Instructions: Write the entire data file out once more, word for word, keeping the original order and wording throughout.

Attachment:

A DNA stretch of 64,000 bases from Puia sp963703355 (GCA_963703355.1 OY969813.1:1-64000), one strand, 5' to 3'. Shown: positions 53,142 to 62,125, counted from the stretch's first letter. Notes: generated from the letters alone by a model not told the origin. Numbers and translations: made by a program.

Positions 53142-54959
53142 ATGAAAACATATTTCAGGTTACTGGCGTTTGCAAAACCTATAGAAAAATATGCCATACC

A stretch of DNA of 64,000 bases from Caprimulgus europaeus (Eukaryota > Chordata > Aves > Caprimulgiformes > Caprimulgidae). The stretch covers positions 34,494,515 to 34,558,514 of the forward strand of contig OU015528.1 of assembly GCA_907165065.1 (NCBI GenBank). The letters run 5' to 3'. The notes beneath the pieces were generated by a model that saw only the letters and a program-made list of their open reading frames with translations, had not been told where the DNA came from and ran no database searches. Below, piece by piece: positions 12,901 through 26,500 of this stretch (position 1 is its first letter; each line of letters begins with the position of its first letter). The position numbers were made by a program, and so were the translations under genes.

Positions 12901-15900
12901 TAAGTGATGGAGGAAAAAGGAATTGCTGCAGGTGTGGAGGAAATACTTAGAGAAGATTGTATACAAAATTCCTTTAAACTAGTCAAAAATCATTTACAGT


A DNA stretch of 64,000 bases from Puia sp963703355 (GCA_963703355.1 OY969813.1:1-64000), one strand, 5' to 3'. Shown: positions 53,142 to 62,125, counted from the stretch's first letter. Notes: generated from the letters alone by a model not told the origin. Numbers and translations: made by a program.

Positions 53142-54959
53142 ATGAAAACATATTTCAGGTTACTGGCGTTTGCAAAACCTATAGAAAAATATGCCATACC

A stretch of DNA of 64,000 bases from Caprimulgus europaeus (Eukaryota > Chordata > Aves > Caprimulgiformes > Caprimulgidae). The stretch covers positions 34,494,515 to 34,558,514 of the forward strand of contig OU015528.1 of assembly GCA_907165065.1 (NCBI GenBank). The letters run 5' to 3'. The notes beneath the pieces were generated by a model that saw only the letters and a program-made list of their open reading frames with translations, had not been told where the DNA came from and ran no database searches. Below, piece by piece: positions 12,901 through 26,500 of this stretch (position 1 is its first letter; each line of letters begins with the position of its first letter). The position numbers were made by a program, and so were the translations under genes.

Positions 12901-15900
12901 TAAGTGATGGAGGAAAAAGGAATTGCTGCAGGTGTGGAGGAAATACTTAGAGAAGATTGTATACAAAATTCCTTTAAACTAGTCAAAAATCATTTACAGT